Digital Projection will show new, high-brightness, single-chip, DLP projectors, along with its large-venue systems, including the new 2K×1K Lightning 35HD unit it launched last fall. These new products, Levi says, “have rugged mechanical features that make them especially well-suited for rental and staging.”

Sandy Schroeder, director of corporate market development at Shure, Niles, Ill., cites her company's new line of wireless microphones as typical of the sort of innovation the rental and staging community can expect to see at InfoComm.

“This new system will drastically change what staging and rental pros expect in terms of set up ease and performance,” she suggests. “With the speed at which technology is converging, InfoComm will be a very useful conference to stay on the cutting edge of both technology and business trends.”

The ICIA will also offer a free, two-hour rental and staging forum on Wednesday, June 9, to provide an opportunity for industry pros to “talk about unique challenges and solutions in relation to the markets they serve and competitive issues,” according to the ICIA's description of the event.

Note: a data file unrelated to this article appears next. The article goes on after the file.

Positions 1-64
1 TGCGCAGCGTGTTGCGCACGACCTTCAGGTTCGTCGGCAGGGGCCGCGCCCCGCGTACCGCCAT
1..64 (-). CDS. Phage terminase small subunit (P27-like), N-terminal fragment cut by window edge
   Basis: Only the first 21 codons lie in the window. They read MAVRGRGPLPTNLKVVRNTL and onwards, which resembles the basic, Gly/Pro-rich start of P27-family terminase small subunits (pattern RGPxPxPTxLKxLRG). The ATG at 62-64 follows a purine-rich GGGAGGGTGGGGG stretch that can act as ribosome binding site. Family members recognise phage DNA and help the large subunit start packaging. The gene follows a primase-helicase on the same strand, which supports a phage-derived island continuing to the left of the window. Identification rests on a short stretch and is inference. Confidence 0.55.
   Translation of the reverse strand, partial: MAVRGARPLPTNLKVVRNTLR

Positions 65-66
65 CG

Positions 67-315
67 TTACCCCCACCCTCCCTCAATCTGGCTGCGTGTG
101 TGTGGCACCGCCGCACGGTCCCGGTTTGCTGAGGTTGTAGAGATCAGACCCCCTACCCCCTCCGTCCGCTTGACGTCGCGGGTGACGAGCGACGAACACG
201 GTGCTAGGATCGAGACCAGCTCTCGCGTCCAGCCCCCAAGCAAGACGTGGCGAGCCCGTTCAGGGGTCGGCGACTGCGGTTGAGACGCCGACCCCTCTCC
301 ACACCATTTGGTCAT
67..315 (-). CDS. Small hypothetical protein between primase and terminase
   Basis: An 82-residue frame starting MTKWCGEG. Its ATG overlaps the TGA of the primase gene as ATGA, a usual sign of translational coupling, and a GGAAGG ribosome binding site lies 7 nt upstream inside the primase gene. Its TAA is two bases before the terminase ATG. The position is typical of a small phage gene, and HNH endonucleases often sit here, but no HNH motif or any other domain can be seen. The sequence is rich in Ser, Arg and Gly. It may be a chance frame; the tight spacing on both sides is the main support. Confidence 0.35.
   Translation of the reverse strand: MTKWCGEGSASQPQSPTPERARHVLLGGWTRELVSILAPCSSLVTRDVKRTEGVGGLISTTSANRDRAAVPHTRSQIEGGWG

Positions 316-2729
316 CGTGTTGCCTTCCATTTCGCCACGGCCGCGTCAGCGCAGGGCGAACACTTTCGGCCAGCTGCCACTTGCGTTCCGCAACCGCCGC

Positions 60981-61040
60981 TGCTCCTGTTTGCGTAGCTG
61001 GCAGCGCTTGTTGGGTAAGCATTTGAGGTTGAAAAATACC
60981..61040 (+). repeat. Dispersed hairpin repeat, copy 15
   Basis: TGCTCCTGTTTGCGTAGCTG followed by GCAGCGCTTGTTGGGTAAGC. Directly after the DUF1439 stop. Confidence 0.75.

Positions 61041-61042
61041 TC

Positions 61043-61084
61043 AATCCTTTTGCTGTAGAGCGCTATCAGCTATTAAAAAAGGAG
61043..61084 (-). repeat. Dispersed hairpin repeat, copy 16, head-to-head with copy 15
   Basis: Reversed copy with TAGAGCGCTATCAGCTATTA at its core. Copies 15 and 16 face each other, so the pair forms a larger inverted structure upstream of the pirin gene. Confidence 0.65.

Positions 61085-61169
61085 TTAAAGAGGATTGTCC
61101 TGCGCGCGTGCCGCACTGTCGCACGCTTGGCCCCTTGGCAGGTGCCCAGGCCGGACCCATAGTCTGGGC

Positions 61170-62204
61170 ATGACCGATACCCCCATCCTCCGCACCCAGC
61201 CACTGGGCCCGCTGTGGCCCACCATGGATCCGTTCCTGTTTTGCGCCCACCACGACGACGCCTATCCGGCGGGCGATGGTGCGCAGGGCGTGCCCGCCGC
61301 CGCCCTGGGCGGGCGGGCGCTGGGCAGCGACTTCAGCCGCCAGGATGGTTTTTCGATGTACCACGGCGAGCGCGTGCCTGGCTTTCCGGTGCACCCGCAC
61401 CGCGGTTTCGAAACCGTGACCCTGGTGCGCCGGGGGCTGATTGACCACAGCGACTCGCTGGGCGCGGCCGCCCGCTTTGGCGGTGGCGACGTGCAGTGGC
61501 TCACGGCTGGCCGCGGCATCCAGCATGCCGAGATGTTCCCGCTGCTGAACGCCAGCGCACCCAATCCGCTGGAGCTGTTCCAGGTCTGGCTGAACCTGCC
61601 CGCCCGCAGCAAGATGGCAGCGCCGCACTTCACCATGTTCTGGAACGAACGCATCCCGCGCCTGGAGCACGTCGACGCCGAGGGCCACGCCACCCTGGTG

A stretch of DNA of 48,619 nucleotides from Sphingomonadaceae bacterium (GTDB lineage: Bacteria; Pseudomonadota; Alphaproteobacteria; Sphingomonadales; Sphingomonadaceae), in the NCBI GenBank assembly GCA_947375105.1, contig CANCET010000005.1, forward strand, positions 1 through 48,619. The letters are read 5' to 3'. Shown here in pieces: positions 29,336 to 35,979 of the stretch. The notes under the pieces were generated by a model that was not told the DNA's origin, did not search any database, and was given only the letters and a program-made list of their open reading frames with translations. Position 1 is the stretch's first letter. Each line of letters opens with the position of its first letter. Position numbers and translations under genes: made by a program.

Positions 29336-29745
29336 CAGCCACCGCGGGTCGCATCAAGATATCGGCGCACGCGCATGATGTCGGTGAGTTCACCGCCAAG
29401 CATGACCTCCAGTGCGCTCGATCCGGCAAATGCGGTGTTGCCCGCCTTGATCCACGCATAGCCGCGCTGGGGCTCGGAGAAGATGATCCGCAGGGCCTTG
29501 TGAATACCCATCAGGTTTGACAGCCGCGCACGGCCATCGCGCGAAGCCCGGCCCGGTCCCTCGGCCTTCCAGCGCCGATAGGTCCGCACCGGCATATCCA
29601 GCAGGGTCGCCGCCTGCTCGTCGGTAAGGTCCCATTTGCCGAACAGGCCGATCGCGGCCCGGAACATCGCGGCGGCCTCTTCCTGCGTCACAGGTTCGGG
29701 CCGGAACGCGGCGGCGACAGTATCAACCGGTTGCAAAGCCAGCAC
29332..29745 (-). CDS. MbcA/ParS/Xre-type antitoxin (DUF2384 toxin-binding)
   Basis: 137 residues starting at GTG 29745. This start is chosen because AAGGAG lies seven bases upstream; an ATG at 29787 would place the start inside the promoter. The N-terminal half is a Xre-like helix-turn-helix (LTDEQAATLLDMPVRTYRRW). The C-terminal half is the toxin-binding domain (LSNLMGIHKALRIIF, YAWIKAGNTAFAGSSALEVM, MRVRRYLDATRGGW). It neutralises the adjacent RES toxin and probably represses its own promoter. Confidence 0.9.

The association's Rental and Staging Council will also meet during the show, chaired by Don Guzauckas, CTS, of Connecticut's HB Group. The council has proven an invaluable resource for the ICIA to gauge the needs of the rental and staging community and develop program content to meet it, according to Rollins. “Through ICIA, we have a pretty good idea of what the hot buttons are, and what questions are being asked.”

Rollins also comments that many industry professionals are reluctant to add new trade shows and conferences to their agendas and would not be likely to go to a different event simply for an introduction to new digital technologies and other issues. Instead, he suggests, they turn to a show they're already comfortable with — InfoComm — and simply expect that show to provide more. “People need to be able to look at new things in connection with systems with which they're already familiar,” Rollins says.

Complete information about InfoComm, including online registration, is available at